Well, that was easier than expected. Mike Trout's home run cleared the fence off James Shields in the first inning of Game 3, giving the Angels a 1-0 lead. If you're like me, though, you had probably already counted Game 3 as a Royals win based on C.J. Wilson getting the nod. Sure enough, here we are.
The Royals next face an Orioles team that feels a lot more slump-proof to me. In fact, if I'm going, for a moment, strictly off gut feeling and nothing else, I have no idea who to pick for this series. I thought the Royals actually had a very good chance to upset the Angels, but I'm not sure what to do about two teams that both have that "Team Of Destiny" feel about them. The Royals are here despite everything you've read and seen about them this year that suggests they're riding luck, pitching, and singles. The Orioles are here without their starting DH, 3B, or C, all of which were All-Star caliber players last year. Our manager is a knucklehead. Their manager believes guys with low butts aren't all that good at baseball, though he can definitely manage a team better.
Baseball, people, sometimes part of the fun is in the unpredictable. Let's Go Royals, even if a win here might extend Dayton Moore's contract through the next couple centuries. Here are your Pitching Staff Ups and Downs for the last couple series of the regular season, the WC game, and the ALDS:
Wins for the Royals in both the play-in game versus Oakland and the triumph in Game 3 have sort of covered up the fact that Shields have been pretty mediocre in his last three starts. He gave up three runs against the White Sox in his last regular season start, which only counts as a quality start through six inning if it isn't against the Twins or White Sox. In the play-in game, he only made it through five innings while giving up a dinger to Brandon Moss and four runs. In Game 3, he did turn in a quality effort overall, giving the Royals six solid innings...but even that may have been fortunate, as the Angels somehow turned nine baserunners against him into only two runs. Plus, most of the time, if a starter gives up two home runs in six innings, more than two runs are scored.
Shields hasn't necessarily been bad, but he hasn't been sharp at all either. Here's hoping he comes around in Game 1, as the Orioles have good team power and KC will need him to put a lid on that.
Vargas also turned in a start with good final results against the Angels, and it was good to see him not get lit up--he finished the regular season on a down stretch. Unlike Shields, he actually did limit baserunners in his six innings against the Angels. Like Shields, he still gave up two home runs. No one's suggesting that the Royals didn't deserve to beat the Angels, as they outplayed the better team by quite a bit, but it's anyone's guess how long KC's starters can pull the trick of not having anyone on base when the opposition leaves the park.
Still, a start where Vargas made it through six and only surrendered two runs, even if they came on dong-hangings, was refreshing given that his ERA over his previous four outings looked a bit like a Tax ID number.
Used in the capacity he's actually supposed to be used in, Ventura excelled. You'll excuse me if I can't take his second relief appearance all year seriously when evaluating his performance, because Ned Yost's bizarre decision to bring in the young starter with men on base in a do-or-die playoff game was indefensible (the only thing that would've been worse would've been Aaron Crow suddenly riding a motorcycle out to the mound). Ventura earns the up arrow for seven innings of one-run ball, complete with 5 K's and only one walk. He's up at 190+ innings on the year, and he's clearly one of the Royals best three options to start a game as long as he can hold off rookie fatigue.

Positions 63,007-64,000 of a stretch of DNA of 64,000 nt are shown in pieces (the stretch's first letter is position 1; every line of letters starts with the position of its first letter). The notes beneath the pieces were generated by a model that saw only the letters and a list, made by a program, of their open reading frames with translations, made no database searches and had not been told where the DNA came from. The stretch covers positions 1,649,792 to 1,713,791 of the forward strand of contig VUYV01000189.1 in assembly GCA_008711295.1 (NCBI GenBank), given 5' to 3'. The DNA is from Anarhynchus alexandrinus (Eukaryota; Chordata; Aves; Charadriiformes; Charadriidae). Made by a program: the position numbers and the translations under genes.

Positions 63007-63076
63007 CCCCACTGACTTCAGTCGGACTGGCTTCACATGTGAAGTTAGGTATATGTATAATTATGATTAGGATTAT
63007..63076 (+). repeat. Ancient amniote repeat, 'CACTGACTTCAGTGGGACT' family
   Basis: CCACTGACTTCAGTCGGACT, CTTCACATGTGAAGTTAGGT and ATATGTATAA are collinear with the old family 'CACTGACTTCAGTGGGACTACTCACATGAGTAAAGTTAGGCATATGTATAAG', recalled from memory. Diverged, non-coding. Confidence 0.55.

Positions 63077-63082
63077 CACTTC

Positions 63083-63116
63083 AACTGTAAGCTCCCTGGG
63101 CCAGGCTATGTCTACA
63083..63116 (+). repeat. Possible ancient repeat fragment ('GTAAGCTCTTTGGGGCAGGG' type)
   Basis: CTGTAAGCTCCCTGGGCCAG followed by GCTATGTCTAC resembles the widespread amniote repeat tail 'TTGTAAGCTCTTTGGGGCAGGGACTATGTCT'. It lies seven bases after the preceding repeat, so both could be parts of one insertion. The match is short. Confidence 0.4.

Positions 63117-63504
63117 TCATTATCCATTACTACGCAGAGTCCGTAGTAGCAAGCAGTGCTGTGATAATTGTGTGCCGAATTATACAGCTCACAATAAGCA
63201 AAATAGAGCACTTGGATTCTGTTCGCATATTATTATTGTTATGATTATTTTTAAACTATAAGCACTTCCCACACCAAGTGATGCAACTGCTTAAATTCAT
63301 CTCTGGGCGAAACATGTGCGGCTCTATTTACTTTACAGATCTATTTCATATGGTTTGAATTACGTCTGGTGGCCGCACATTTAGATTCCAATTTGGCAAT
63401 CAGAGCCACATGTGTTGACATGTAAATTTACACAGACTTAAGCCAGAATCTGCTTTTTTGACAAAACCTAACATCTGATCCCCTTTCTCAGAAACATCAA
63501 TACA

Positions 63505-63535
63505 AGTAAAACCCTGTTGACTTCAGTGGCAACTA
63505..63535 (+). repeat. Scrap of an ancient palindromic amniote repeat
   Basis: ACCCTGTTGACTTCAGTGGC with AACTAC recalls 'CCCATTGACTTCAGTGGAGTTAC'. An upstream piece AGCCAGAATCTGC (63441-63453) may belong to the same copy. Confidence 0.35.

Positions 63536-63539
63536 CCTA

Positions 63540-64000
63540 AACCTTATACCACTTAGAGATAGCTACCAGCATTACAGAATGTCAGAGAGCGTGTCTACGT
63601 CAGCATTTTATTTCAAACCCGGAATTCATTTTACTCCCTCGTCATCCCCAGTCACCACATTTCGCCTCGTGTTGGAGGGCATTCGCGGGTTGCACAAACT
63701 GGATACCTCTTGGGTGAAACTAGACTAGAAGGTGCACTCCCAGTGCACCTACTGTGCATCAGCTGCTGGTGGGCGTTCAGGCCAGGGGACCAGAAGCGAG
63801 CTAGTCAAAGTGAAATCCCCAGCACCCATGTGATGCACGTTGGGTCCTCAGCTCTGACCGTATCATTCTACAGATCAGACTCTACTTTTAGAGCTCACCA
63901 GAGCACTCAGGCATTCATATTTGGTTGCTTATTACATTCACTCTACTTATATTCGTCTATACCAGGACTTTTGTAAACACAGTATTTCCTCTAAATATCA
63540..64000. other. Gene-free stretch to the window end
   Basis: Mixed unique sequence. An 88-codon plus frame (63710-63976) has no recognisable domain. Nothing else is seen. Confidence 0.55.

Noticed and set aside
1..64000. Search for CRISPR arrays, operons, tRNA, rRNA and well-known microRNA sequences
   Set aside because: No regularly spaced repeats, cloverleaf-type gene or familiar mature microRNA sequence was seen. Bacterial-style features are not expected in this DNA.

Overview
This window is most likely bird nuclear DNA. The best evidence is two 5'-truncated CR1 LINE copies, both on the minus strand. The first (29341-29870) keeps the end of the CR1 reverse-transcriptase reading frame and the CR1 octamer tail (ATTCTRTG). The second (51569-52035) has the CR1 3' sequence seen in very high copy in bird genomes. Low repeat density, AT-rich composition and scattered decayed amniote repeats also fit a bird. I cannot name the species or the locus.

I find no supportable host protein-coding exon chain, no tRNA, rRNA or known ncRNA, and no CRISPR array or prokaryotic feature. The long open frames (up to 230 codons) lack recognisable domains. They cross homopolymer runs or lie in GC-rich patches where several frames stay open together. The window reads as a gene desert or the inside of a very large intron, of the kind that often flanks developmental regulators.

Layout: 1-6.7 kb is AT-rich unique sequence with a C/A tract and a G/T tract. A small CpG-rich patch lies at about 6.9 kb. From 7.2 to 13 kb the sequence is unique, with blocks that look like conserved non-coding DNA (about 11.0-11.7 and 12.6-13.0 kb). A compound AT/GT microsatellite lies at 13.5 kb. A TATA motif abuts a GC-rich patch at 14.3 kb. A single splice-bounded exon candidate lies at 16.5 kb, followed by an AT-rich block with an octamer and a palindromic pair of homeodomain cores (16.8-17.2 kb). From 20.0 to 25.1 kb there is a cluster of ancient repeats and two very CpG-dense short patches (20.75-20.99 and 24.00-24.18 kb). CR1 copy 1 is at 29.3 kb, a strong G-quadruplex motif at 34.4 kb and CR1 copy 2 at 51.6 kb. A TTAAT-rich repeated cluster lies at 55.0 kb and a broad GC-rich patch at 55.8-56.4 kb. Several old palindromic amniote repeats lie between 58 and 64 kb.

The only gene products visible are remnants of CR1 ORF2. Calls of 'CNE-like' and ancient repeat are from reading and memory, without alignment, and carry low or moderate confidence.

Pitched a clean inning in the ALDS, which isn't enough for the stat robots to not give him a down arrow due to his two-inning, four-run, no-K last regular season outing. Duffy doesn't figure to be in the rotation for the ALCS, but he could be a weapon out of the 'pen.
Guthrie has not appeared in the postseason, as his green is based on being one of the few members of the pitching staff who remembered what he was supposed to do against the White Sox. His seven scoreless innings against them brought his season ERA to a final resting place of 4.13, which, while it overstates his capabilities, was not the disaster that it might've been.
I'm not going to pile on a guy for a subpar performance where he might've been hurt, but let me go on record as saying that Herrera better actually be healthy before he gets run out there again. As good as Herrera has been this year, the Royals have other bullpen options.
Holland was shaky in the WC game, walking three in his only inning pitched. He was also money in the ALDS, striking out six in three innings and locking down both Games 1 and 2. I think it's fair to weight the latter a little more heavily, given that he hasn't allowed a run yet anyway.
Not sure what's up with Davis of late, as he's been allowing more baserunners than IP since last we met, and he's also allowed a couple runs. What with the year he's had being so insanely good, it's hard to parse the cause. Was Davis "due" to finally give up some runs? Or is he tiring to the point where this could be an issue?
Frasor's only allowed one hit through his last four appearances, which about as good a performance you can ask for from the situational righty. One wonders if his role in the ALCS might be larger if other options continue to creak/relatively struggle. Has he been assigned an inning already?
Finnegan was probably asked to do too much by pitching into a third inning of the WC game, as he's been effective when called upon thus far. Finnegan should probably still be the high leverage lefty, even if he's shown a little less invincibility of late.
The Royals are back in action tomorrow in Baltimore. You may have already heard.